Alberta Lifestyles is 80 percent sold out and available for just $4.95 from Writers' Club members. (1994)
BY MURRAY M. FUHRER (Taken from Alberta Lifestyles)
The dust came in through the metal floorboards of the old truck - through a rusted hole the size of a silver dollar. It danced in the air - mingled with the cigarette smoke Father exhaled from the corner of his mouth. I moved the toe of my sneaker across the hole and watched the grey dancer drift silently, effortlessly to the floor.
I looked up and out of the windshield; it was like standing in front of an open oven. The heat poured through the fractured glass, washed over me - consumed me. A white plastic jug, half filled with water, bumped against my ankle. I reached for the jug, removed the lid, and tipped it back. I felt the wetness move through me. I couldn't recall actually feeling water before. It had simply been a case of thirst and relief. Since the heat wave began even the simple act of drinking carried with it a special reaction.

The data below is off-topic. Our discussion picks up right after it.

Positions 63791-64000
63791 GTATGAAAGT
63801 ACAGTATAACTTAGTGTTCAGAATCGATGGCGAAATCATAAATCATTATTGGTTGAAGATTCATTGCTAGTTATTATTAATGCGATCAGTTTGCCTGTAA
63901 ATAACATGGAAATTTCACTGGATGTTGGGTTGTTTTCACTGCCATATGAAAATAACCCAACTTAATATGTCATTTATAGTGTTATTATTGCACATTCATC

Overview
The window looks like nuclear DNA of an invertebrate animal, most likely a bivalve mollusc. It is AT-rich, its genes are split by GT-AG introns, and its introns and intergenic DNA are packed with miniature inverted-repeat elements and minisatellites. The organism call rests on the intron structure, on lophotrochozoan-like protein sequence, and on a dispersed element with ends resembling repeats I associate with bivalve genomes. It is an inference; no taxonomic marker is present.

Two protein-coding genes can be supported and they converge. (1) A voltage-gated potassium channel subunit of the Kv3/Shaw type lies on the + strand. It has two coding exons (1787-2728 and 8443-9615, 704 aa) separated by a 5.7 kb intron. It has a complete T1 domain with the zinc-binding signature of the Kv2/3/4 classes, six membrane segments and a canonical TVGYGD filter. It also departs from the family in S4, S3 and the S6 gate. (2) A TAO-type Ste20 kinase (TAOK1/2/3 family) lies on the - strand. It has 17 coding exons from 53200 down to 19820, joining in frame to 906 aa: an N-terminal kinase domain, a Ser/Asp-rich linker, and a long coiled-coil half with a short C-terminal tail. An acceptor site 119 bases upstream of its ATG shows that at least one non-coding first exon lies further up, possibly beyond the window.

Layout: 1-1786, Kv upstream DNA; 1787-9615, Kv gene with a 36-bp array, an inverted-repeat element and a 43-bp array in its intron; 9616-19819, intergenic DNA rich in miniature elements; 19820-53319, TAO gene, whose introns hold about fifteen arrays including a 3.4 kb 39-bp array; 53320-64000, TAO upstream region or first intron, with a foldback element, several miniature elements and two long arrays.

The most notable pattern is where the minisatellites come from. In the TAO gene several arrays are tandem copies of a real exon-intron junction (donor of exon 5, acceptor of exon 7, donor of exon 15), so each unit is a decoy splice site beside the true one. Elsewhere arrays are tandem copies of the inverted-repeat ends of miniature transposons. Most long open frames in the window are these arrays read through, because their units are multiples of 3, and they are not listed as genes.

Father didn't talk much about the heat. "Why talk about things you can't change?" he'd say. "It's like talking politics. All you get is mad." He drove with one hand on the wheel. The left arm resting on the window ledge, a "roll yer own" planted between his thumb and forefinger. I watched as he drew the remaining life from the cigarette - held the smoke inside for a moment, savored it, then exhaled it through his nostrils. He flicked the dead butt onto the floor and crushed it beneath his huge work boot.
In the distance, Mystery Lake General Store loomed into view. Its image vague and diffused by the silver waves of heat. The boot moved to the clutch pedal and engine groaned. A column of dust, unaware that we'd slowed, tumbled past and disappeared down the road. We lumbered through the intersection, past the pumps and stopped between the store and a small oil shed next to it.